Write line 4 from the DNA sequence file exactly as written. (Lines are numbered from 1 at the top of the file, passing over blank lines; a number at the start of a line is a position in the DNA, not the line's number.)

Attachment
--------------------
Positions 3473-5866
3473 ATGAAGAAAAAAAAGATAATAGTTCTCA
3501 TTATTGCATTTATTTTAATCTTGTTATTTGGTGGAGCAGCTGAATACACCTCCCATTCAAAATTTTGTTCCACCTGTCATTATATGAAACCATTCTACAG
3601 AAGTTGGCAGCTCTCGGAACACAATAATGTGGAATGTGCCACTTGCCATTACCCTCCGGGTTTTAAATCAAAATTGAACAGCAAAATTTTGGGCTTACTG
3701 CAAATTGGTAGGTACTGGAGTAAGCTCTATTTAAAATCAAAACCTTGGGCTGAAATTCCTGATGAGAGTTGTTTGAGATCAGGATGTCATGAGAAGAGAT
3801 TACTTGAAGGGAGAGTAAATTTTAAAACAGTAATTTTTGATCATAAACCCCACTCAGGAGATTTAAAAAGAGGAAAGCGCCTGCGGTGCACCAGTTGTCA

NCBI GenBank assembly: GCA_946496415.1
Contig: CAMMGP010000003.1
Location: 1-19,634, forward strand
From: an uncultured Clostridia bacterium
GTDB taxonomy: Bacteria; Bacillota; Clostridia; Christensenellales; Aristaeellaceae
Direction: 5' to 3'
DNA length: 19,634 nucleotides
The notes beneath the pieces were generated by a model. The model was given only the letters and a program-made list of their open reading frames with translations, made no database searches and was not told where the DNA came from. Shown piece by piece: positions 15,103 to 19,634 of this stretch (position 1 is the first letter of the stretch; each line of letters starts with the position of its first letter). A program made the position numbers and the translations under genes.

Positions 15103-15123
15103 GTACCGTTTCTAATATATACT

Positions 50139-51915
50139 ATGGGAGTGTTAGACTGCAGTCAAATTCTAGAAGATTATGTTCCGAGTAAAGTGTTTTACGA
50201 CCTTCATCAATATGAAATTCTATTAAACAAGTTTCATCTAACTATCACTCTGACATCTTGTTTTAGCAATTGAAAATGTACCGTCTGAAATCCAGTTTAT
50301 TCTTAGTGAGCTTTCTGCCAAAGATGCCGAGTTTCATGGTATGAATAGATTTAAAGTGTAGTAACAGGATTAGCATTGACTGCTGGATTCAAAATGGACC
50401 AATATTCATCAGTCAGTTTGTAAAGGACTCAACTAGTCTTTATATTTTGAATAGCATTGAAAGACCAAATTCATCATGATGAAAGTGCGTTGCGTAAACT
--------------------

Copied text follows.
3601 AAGTTGGCAGCTCTCGGAACACAATAATGTGGAATGTGCCACTTGCCATTACCCTCCGGGTTTTAAATCAAAATTGAACAGCAAAATTTTGGGCTTACTG